Friday 15 September 2023

A hint of autumn

A flock of Long-Tailed Tits worked over a dead hawthorn near the Henry Moore sculpture. Although the tree is dead it's still full of insects in the lichen encrusting its twigs.

A Chiffchaff was going along with the flock, as small warblers often do. It perched in the adjacent hawthorn, which is still alive.

A Chaffinch behind the Albert Memorial waited for me to throw a pine nut up in the air, which it darted out and neatly caught.

A Blue Tit photographed by Mark Williams in St James's Park. The colours in the background remind us that although it's still warm, autumn is here.

There was a full house of Starlings on the weathervane at the Lido restaurant.

It took two visits to find a Little Owl in the lime tree near the Serpentine Gallery. This is the male of the pair. Probably his mate, whom I photographed here yesterday, was in the tree but out of sight.

The pigeon-eating Lesser Black-Backed Gull was lying down in an effort to lull the pigeons into a false sense of security.

A young Herring Gull dived in the shallow water at the edge of the lake, looking for something edible or interesting.

In the Italian Garden a young Grey Heron made one of the Egyptian Geese nervous by creeping up behind it.

Belinda Davie photographed a Cormorant coming up with a large perch tangled in weed, which had to be shaken off.

The single Great Crested Grebe chick from the nest at the east end of the island dived busily beside its mother. It actually found an insect larva, a step on the way to feeding itself.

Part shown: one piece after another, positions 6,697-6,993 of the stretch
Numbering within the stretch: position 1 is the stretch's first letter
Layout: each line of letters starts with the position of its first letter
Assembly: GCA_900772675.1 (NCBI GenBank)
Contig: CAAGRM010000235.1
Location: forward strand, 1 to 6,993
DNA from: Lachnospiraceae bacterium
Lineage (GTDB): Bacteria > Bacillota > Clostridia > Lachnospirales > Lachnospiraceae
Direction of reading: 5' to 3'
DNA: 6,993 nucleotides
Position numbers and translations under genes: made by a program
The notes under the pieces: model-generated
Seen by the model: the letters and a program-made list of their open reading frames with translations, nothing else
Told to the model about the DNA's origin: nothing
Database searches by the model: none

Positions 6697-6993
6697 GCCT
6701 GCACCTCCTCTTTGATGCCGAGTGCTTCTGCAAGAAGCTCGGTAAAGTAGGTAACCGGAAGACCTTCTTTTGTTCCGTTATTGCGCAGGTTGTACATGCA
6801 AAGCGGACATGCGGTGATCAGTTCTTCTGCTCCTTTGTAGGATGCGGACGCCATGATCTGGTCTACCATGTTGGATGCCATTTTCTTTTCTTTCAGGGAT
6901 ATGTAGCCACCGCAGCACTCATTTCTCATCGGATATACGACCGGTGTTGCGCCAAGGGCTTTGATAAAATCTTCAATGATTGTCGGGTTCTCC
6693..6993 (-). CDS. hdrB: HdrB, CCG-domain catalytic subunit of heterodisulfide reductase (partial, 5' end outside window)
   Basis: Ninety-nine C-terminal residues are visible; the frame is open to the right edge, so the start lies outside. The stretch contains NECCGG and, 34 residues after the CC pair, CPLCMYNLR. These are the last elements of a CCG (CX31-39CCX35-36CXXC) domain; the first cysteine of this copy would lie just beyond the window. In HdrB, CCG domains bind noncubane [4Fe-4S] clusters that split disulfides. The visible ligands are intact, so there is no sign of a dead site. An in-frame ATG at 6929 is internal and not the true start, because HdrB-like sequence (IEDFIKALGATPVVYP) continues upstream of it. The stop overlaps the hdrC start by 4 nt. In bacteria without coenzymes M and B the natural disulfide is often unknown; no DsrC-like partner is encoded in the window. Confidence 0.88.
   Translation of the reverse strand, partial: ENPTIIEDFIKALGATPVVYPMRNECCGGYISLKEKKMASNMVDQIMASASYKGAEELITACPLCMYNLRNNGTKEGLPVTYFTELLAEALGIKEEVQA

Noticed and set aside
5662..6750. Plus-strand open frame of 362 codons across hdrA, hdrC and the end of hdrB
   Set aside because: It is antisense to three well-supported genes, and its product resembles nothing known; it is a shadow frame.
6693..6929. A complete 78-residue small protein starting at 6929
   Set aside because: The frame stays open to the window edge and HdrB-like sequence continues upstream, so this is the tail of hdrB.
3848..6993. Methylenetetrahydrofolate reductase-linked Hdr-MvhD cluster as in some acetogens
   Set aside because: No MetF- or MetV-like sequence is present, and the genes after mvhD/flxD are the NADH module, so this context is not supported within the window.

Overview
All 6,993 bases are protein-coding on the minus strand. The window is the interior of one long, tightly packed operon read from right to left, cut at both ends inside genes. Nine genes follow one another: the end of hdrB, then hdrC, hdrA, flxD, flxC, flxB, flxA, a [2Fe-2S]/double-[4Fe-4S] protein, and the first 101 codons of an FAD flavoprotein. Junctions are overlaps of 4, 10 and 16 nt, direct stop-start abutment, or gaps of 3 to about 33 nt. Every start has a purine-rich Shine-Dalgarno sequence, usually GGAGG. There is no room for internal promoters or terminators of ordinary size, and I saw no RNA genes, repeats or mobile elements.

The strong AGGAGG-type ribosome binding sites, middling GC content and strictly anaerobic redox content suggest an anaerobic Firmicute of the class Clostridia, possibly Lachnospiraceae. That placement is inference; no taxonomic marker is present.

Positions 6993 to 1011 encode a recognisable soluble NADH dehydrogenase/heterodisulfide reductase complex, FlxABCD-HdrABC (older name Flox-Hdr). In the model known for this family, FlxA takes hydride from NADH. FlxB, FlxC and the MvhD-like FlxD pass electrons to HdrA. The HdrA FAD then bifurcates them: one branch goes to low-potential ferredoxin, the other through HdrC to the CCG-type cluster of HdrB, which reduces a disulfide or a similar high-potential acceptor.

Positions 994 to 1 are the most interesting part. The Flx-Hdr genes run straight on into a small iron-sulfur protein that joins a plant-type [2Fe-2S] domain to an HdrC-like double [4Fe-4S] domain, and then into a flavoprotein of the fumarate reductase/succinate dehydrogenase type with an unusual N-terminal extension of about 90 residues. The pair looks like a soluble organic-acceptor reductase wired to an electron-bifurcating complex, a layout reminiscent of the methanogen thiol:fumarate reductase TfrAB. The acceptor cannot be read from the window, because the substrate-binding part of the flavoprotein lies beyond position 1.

One of the chicks on the Long Water saw  its father fishing on the other side of the bridge, and hurried to join it ...

... and was rewarded with a fish.

The other two saw this and went under the bridge too.

Carp of different sizes in the Italian Garden. The large one, two feet long, will be about twelve years old, since the pools were drained in 2010 when the garden was being renovated and have been repopulated accidentally from eggs brought in by birds.

A Comma butterfly drank nectar from Michaelmas daisies in the Rose Garden. Near the end of this video you can see the curved white mark on the underwing that gives it its name.


  1. That cunning look from Pigeon Eater is just priceless! A master of his craft.

    Seeing the progression from all Grebe family’s is a joy for the future park visits.

  2. I wonder if there are any pigeons left who'd fall for his attempt at mimicking an innocent, harmless expression.

    1. He's still getting pigeons here in his original hunting ground. Maybe the new arrivals that come in to replace his victims are naive. I'm sure there are also hardy old pigeons here who know all his tricks. You can see them scuttling off to a safe distance when he walks around.